The opinion of the court was delivered by: MILTON I. SHADUR
Phillip Matthews ("Matthews") originally filed a self-prepared Complaint against five employees of the Illinois Department of Corrections under 42 U.S.C. § 1983 ("Section 1983"). Matthews there charged that defendants violated his constitutional rights by depriving him of hot water in his cell at Stateville Correctional Center ("Stateville") for a period of some seven months, throughout his entire time in I House (Stateville's segregation unit) from May 1991 until the time that Matthews filed his Complaint in December of that year. In accordance with its almost invariable practice when a pro se complaint meets the test of legal non-"frivolousness" defined in Neitzke v. Williams, 490 U.S. 319, 104 L. Ed. 2d 338, 109 S. Ct. 1827 (1989) and further refined in Denton v. Hernandez, 118 L. Ed. 2d 340, 112 S. Ct. 1728, 1733-34 (1992), this Court then appointed counsel to represent Matthews on a pro bono publico basis.
All defendants have now filed a motion under Fed. R. Civ. P. ("Rule") 12(c) for judgment on the pleadings. One aspect of their arguments is groundless, and the other--though it presents a closer question--fails to carry the day. Accordingly defendants' motion is denied for the reasons stated in this memorandum opinion and order.
Defendants get off on the wrong foot by quarreling with the inclusion, in the responsive memorandum filed by Matthews' appointed counsel, of any references to Matthews' deposition testimony. But that objection really misses the important distinction between a Rule 12(b)(6) motion to dismiss (which attacks only the sufficiency of an existing complaint and therefore allows the opportunity to cure any problem with that pleading) and a Rule 12(c) motion for judgment on the pleadings (which asserts that the complaint is flawed in such a way that it cannot be cured by repleading, so that defendants are entitled to a final judgment of dismissal of the action itself).
The federal courts have followed a fairly restrictive standard in ruling on motions for judgment on the pleadings. Although the motion may be helpful in disposing of cases in which there is no substantive dispute that warrants proceeding further, thereby easing crowded trial dockets, hasty or imprudent use of this summary procedure by the courts violates the policy in favor of ensuring to each litigant a full and fair hearing on the merits of his claim or defense. The importance of this policy has made federal judges unwilling to grant a motion under Rule 12(c) unless the movant clearly establishes that no material issue of fact remains to be resolved and that he is entitled to judgment as a matter of law. In considering a motion for judgment on the pleadings, the trial court is required to view the facts presented in the pleadings and the inferences to be drawn therefrom in the light most favorable to the nonmoving party. In this fashion the courts hope to insure that the rights of the nonmoving party are decided as fully and fairly on a Rule 12(c) motion, as if there had been a trial.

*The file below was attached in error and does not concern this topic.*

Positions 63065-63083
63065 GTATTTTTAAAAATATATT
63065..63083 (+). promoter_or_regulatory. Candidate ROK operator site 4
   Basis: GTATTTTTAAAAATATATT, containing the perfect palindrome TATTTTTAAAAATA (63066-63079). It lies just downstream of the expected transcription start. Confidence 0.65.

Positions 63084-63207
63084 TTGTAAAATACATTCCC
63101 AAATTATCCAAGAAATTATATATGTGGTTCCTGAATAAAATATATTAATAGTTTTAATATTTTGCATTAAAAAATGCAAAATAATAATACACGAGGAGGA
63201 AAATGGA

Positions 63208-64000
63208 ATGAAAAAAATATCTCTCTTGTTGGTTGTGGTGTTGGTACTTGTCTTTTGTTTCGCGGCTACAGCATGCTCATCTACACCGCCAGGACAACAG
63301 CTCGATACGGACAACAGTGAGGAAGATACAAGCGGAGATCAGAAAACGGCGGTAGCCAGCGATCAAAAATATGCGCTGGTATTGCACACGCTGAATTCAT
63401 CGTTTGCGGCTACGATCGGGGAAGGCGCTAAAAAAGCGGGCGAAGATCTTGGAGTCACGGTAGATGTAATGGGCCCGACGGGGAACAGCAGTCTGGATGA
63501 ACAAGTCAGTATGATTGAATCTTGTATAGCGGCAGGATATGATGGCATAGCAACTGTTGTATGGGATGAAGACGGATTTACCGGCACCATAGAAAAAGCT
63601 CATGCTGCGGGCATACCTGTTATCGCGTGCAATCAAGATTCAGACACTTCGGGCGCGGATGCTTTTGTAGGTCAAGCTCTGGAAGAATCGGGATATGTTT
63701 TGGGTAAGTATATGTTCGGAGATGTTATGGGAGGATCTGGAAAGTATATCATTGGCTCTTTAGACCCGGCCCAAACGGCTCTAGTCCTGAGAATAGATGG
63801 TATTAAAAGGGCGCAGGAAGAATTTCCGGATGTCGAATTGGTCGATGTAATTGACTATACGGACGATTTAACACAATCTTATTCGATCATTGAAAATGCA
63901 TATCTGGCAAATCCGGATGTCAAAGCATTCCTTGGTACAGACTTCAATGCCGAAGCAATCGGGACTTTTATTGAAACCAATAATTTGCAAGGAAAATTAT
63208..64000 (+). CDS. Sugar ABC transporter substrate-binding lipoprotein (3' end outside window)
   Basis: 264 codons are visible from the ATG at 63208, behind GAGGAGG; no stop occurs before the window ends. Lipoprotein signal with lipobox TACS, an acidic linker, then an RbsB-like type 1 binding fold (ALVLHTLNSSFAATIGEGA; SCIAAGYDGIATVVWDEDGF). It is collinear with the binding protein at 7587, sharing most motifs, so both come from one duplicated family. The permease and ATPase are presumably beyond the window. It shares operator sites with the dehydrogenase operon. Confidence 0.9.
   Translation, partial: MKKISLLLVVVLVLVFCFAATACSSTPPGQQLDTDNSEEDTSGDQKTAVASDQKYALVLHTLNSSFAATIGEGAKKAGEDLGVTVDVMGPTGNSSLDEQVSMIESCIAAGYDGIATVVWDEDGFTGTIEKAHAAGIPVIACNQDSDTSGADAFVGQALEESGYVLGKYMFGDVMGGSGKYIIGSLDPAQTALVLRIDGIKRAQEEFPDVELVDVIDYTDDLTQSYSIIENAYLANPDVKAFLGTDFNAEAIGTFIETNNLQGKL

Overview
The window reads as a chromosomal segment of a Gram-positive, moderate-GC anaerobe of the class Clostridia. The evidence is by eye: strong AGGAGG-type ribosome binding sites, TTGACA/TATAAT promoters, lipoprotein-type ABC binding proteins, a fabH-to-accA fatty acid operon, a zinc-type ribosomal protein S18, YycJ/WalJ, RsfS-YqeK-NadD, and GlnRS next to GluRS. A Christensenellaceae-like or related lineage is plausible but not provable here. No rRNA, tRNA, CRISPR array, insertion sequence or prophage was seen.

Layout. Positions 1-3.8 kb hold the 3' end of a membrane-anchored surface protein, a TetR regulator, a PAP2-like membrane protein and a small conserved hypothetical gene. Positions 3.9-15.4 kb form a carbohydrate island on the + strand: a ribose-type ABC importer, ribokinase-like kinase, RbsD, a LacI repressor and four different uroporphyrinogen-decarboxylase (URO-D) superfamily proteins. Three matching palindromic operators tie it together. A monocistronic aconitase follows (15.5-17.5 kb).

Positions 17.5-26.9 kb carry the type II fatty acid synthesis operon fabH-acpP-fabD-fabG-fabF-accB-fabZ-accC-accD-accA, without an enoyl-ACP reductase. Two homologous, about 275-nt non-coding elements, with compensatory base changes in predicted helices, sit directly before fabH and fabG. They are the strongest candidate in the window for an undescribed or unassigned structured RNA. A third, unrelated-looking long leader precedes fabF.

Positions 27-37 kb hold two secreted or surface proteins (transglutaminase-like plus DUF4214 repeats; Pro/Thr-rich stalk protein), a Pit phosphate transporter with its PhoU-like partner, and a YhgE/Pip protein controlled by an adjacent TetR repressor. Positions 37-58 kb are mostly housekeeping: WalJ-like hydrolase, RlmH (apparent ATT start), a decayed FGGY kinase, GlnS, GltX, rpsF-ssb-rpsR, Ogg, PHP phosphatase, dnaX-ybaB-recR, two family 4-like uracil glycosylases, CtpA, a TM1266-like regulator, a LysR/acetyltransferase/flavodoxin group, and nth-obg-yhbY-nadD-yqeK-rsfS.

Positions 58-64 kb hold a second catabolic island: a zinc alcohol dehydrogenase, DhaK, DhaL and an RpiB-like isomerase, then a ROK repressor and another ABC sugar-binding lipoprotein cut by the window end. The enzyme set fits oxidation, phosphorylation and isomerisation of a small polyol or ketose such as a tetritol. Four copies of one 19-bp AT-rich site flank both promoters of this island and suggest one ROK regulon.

Elaborating on that concept, Wright & Miller, id. at 524 (footnote and numerous citations omitted) goes on to say:
In addition to assuming the truthfulness of the factual allegations for purposes of the motion, all reasonable inferences and intendments from these facts are drawn in favor of the nonmoving party.
In this instance Matthews' complaint about his conditions in segregation says (1) that the absence of hot water in his cell continued for many months
and (2) that defendants refused to correct the situation despite numerous letters and oral and written requests by Matthews. As a result, Matthews says, he "cannot take a bath or do anything that he needs hot water for." Hishon v. King & Spalding, 467 U.S. 69, 73, 81 L. Ed. 2d 59, 104 S. Ct. 2229 (1984) teaches that under Rule 12(b)(6) (and the same principle applies with equal force for Rule 12(c) purposes):
A court may dismiss a complaint only if it is clear that no relief could be granted under any set of facts that could be proved consistent with the allegations.
Thus the complained-of deposition references in Matthews' memorandum do little more than to buttress the perfectly proper notice pleading in Matthews' Complaint with a more particularized factual presentation (something that is really not required in pleading terms, Leatherman v. Tarrant Cty. Narcotics Intelligence & Coordination Unit, 122 L. Ed. 2d 517, 61 U.S.L.W. 4205, 4206-07, 113 S. Ct. 1160 (U.S. Mar. 3, 1993)).
But defendants' current motion is not limited to the baseless procedural point that has just been rejected. In substantive terms defendants urge that judgment on the pleadings is in order because they should be relieved from having to defend this lawsuit on qualified immunity grounds. In that respect they advance a twofold argument: that prisoners do not have a constitutional right to hot water in their cells, and that even if such a constitutional right exists it is not as "clearly established" as the qualified immunity doctrine requires.
For the former proposition defendants lean entirely on an extraordinarily weak reed, a brief statement in Mann v. Smith, 796 F.2d 79 (5th Cir. 1986). Mann was a lawsuit brought by a pretrial detainee at a county jail who complained of a host of conditions of his confinement. It requires only a quotation of everything that the Court of Appeals said about one of those claims--asserted the absence of hot water--to demonstrate how patently inapplicable it is to Matthews' case ( id. at 85):